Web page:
Dorothy Day and the Catholic Worker Movement: Centenary Essays

Dorothy Day and the Catholic Worker Movement: Centenary Essays

Dorothy Day and the Catholic Worker Movement: Centenary Essays

Dorothy Day and the Catholic Worker Movement: Centenary Essays

Excerpt

Today, tomorrow, next year and throughout this new century Dorothy Day provokes us, pricks our consciences, upsets the comfort of middle class Christianity, and challenges our assimilation in contemporary American life by bearing witness to the possibility of living a life guided solely by the principles Christ proclaimed. Even though she began her work among the poor almost 70 years ago and died 20 years ago, she remains a modern presence, a voice which rises out of The Catholic Worker, her autobiographies, and the recollections of those who worked with her in the Catholic Worker movement. It is a voice which challenges us about the way we live our lives, that is to say, the way we live out our faith.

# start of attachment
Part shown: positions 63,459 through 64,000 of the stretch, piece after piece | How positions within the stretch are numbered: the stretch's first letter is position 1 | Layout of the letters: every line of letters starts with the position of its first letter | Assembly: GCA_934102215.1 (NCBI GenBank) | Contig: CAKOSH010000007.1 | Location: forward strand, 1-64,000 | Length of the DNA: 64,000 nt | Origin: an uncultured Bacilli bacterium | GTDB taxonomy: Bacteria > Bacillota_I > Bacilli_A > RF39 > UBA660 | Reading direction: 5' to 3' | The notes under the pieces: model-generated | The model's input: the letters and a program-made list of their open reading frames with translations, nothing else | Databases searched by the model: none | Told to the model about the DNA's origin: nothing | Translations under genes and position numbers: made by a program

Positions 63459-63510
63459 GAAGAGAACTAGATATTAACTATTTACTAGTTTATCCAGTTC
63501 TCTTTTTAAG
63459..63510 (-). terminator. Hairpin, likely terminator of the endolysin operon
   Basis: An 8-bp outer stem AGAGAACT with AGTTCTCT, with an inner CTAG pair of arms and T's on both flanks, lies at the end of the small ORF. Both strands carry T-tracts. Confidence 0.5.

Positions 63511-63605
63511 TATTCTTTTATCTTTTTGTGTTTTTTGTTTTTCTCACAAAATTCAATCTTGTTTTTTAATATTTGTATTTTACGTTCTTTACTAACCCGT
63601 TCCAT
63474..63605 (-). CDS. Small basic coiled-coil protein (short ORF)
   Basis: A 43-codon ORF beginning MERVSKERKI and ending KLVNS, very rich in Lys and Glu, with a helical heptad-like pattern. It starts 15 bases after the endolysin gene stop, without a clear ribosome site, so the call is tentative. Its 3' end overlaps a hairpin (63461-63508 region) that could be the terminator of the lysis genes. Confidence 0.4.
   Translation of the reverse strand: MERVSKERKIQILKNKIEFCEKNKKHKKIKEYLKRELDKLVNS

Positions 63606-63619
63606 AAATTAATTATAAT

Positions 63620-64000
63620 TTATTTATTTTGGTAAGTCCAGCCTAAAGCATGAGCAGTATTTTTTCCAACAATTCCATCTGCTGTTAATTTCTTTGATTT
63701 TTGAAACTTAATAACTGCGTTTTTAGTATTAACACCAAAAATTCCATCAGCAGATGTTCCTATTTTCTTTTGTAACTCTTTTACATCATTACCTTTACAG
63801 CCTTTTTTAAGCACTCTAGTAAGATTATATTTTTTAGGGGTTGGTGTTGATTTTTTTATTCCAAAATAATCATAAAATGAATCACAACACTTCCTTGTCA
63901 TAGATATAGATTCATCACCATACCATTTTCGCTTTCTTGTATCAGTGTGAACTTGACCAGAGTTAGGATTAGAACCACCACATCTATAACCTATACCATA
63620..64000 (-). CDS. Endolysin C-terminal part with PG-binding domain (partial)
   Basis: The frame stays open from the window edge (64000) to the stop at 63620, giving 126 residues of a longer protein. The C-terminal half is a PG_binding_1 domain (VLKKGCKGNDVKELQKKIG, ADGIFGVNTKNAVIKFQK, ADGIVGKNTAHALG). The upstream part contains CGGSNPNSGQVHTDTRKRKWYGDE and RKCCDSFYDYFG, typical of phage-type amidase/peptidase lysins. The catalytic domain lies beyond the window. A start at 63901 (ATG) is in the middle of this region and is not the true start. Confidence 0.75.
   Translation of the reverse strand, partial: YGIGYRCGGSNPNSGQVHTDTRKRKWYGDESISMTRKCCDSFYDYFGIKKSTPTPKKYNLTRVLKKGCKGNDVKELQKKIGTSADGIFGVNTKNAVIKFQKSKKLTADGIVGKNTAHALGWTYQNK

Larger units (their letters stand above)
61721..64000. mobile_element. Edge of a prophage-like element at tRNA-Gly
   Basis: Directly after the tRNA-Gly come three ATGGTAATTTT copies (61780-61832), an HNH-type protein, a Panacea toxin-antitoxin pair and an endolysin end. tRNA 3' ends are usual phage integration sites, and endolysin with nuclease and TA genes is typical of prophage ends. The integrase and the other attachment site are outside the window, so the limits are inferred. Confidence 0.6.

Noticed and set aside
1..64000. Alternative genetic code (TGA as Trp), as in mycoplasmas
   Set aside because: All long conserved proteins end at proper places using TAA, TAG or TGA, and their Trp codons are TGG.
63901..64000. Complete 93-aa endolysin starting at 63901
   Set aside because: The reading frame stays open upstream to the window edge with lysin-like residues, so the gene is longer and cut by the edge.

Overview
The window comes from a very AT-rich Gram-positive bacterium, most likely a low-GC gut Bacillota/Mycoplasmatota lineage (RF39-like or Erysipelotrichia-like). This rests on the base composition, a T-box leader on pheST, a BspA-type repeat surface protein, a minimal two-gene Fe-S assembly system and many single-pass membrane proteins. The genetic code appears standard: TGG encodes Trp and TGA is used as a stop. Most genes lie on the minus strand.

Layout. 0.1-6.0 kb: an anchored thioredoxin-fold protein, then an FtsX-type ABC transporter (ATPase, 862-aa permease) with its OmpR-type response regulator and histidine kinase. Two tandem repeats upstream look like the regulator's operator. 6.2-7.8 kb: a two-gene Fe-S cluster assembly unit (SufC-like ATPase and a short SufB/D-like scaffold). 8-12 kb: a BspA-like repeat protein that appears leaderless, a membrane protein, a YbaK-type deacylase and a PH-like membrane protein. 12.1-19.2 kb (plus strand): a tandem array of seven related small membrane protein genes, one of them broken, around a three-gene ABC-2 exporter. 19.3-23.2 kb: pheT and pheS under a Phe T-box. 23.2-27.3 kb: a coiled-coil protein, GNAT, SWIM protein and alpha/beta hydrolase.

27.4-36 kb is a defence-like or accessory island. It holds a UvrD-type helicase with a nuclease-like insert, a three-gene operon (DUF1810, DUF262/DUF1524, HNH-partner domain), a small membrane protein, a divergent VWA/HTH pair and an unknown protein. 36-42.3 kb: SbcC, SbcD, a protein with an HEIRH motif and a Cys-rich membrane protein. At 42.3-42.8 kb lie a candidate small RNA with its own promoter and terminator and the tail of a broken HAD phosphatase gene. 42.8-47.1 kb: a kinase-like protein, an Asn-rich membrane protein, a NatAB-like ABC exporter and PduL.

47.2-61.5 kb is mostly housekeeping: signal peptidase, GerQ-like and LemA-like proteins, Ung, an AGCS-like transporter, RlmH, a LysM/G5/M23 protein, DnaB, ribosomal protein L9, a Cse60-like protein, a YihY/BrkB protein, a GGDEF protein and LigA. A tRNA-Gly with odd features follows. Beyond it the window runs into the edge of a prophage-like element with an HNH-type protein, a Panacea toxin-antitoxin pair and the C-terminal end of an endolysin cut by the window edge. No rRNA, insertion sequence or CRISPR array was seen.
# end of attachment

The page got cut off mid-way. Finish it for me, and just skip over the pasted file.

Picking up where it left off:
To members of Generation X and their younger counterparts searching for a meaningful faith and community, Day offers the vision of a community of faith which actively reaches out to the poor, the hungry, the alienated, as well as to those blinded to the suffering by their own comfort. For those who had to jettison their church in order to find God in the world, Day and the Catholic Worker movement provide a point of connection, a way of resolving the struggle. In this, she provokes both the young and their parents.

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